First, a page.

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Why Are Native Pollinators Important And What Farmers Can Do To Protect Them

Annie Morton is an avid nature lover from rural Australia. She has settled in New York City where she currently works for Hoselink USA.

Image by Uschi Dugulin

Image by Uschi Dugulin

The importance of pollinators is well known but recently they are getting more attention. Sadly, the main reason for this is the fact that they are disappearing.

When we talk about pollinators, most people think about the European honey bee (Apis mellifera) — the largest and most widespread species of domesticated pollinators in the world.

But pollinators are not just managed honeybees. They are a diverse group of animals that include insects like native bees, flies, butterflies, beetles, and moths — but also:

  • bats
  • birds
  • other animals.

Even though insects are globally the most important pollinators, all these species are irreplaceable in both natural and agricultural ecosystems. We don’t think about them too often, but pollinators are probably the most important group of animals on our planet.

Native pollinators are ensuring the stability of the world's ecosystem by pollinating more than 250,000 wild flowering plants. Moreover, they pollinate the crops we eat.

Why don’t we pay more attention to these extraordinary animals?

Keep reading and discover why it is imperative to preserve these species, and what is the role of the agriculture industry in this story. Also, it is important to know that you can help protect pollinators by making conscious choices and taking action.

The lack of pollinators can impact food security

If you are still not convinced of how important native pollinators are for us and our planet, try to imagine a world where you can’t buy the food you like.

It sounds frightening — but this is the future we have to prepare for if we continue to neglect the health of these amazing animals.

When you eat bananas, blueberries, pumpkins, and many other fruits and vegetables you should think about native pollinators. That food would not be on the table without moths, birds, bees, solitary bees, hoverflies, and many other animals that are crucial for plant reproduction.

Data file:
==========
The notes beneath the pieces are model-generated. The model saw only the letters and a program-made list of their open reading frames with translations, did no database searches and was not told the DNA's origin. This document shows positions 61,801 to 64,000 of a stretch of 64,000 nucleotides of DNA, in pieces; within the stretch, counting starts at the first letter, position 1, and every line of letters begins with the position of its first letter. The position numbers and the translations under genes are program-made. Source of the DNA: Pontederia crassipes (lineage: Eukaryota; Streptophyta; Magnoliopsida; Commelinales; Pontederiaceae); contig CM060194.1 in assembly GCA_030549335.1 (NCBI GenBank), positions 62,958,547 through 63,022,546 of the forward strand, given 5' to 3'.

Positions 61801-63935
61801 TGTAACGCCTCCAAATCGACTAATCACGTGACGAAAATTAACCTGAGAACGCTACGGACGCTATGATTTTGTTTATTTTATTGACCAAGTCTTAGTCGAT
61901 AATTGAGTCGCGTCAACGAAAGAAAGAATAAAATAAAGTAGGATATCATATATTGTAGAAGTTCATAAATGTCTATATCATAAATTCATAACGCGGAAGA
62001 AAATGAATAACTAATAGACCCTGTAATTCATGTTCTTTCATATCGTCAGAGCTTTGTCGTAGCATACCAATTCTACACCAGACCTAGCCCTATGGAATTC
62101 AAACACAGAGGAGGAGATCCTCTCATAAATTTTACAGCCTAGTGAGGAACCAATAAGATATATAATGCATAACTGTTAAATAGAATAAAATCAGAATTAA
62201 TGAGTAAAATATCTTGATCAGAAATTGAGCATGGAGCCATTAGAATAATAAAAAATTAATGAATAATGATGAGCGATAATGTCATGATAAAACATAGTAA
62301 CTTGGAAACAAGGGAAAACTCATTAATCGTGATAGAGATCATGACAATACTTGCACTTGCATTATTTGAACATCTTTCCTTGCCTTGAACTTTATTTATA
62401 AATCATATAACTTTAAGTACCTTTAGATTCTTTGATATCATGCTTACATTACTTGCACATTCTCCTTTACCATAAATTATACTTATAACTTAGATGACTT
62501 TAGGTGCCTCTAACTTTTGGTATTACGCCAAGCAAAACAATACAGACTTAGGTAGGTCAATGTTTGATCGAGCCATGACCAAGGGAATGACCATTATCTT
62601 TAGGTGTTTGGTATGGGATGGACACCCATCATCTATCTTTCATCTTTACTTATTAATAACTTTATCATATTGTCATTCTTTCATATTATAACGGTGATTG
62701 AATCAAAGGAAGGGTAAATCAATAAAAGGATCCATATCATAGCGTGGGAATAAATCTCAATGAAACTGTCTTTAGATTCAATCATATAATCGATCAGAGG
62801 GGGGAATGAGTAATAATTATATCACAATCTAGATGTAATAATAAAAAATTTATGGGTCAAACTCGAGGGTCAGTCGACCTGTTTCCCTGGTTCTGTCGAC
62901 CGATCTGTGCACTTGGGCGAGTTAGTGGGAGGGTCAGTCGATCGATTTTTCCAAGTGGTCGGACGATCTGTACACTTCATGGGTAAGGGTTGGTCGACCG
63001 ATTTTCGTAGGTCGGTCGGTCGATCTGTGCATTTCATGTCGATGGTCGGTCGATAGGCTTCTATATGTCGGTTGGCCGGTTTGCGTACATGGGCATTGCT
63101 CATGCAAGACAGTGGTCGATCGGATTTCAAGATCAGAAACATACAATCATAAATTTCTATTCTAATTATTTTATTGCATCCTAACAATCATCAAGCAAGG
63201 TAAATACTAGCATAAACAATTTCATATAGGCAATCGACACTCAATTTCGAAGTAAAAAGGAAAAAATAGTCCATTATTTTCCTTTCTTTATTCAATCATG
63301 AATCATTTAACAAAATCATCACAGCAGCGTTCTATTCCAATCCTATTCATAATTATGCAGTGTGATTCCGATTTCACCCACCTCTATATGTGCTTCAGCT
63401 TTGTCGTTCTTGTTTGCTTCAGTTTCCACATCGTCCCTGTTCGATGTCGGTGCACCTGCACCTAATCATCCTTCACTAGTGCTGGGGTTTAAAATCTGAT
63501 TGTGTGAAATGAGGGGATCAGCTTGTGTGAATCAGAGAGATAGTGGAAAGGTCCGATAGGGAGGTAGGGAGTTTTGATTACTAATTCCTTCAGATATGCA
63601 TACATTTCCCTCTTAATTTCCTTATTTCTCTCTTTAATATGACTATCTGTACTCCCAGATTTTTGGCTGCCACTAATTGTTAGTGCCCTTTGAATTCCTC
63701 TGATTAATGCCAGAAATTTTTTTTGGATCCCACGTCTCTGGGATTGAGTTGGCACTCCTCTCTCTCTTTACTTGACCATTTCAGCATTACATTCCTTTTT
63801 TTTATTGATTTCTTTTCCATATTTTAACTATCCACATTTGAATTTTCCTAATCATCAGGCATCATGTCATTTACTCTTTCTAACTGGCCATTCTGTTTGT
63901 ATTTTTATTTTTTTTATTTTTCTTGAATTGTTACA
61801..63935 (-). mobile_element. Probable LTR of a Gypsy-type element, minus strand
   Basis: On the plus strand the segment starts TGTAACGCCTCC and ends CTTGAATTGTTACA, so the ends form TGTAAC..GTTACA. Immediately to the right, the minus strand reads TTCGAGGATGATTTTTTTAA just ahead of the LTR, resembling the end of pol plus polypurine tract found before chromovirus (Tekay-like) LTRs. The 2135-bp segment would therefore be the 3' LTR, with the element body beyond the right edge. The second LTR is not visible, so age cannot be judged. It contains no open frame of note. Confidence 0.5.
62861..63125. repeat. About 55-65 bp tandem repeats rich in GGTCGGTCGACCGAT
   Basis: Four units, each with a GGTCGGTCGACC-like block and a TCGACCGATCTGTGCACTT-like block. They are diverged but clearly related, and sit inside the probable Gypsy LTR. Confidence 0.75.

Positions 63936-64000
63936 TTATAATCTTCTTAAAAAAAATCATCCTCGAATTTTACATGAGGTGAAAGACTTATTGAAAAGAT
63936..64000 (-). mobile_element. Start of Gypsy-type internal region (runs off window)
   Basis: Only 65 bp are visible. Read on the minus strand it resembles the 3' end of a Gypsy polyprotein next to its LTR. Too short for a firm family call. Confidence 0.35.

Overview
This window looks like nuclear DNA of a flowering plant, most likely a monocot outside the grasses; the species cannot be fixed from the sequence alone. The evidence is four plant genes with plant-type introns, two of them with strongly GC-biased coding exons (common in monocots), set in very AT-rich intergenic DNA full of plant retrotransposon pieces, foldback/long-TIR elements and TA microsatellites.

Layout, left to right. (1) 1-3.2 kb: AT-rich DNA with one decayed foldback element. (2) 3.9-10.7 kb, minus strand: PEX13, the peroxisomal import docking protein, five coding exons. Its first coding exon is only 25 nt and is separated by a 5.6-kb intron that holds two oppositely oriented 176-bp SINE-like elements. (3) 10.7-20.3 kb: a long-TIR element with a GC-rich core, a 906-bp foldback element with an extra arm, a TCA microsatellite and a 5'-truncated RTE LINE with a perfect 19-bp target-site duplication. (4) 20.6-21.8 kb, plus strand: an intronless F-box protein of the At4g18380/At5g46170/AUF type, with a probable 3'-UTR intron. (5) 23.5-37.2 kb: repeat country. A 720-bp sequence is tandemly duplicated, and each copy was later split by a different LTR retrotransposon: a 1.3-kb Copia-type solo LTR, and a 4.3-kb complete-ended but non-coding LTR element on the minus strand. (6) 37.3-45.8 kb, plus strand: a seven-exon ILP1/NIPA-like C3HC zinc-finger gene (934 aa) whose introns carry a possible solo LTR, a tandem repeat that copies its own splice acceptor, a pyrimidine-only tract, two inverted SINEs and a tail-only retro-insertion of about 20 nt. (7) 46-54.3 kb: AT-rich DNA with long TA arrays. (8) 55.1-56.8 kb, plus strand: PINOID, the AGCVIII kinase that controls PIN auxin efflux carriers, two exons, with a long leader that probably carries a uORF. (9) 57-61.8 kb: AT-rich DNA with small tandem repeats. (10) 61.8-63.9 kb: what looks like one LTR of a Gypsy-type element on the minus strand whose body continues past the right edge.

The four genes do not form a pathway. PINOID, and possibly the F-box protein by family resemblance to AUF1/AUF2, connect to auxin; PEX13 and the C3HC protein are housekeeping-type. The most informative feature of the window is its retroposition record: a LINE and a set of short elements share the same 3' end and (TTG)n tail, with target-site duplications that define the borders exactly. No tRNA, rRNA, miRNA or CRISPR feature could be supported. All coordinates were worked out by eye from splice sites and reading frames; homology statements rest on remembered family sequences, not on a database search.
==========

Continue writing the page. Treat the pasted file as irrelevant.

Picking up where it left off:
The Royal Society analyzed seven crops in more than 100 big crop-producing areas of the US. Out of seven researched crops, five were impacted by a lack of pollinators.

The research suggests that wild and native pollinators could contribute much to pollination but they are slowly disappearing due to:

  • intensive agriculture
  • excessive use of pesticides
  • habitat loss.

The most troubling examples outlined in the research are California almond farms, where scientists discovered that wild and native pollinators are non-existent due to the reasons mentioned.

On the other hand — smaller and biodiverse farms surrounded by natural habitats are still a place where native pollinators thrive and contribute with their free pollination services.

European honeybees are not the (ideal) solution

Many farmers in the US are dependent on commercial or European honeybees that can easily be transported around the crops that need pollination.

This system works, but — according to reports — we are witnessing a huge loss of managed honey bees in the US. The worst year was 2019, when 40% of honeybees died. When we put this stat into numbers, we are talking about 50 million bees. Last winter beekeepers lost 32.2% of their bees in the US.

So is that the best way to pollinate crops?

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According to the Native Pollinators in Agriculture Project, we should keep the managed honey bees — but also we should pay more attention to native pollinators such as bumble bees, and other native bees.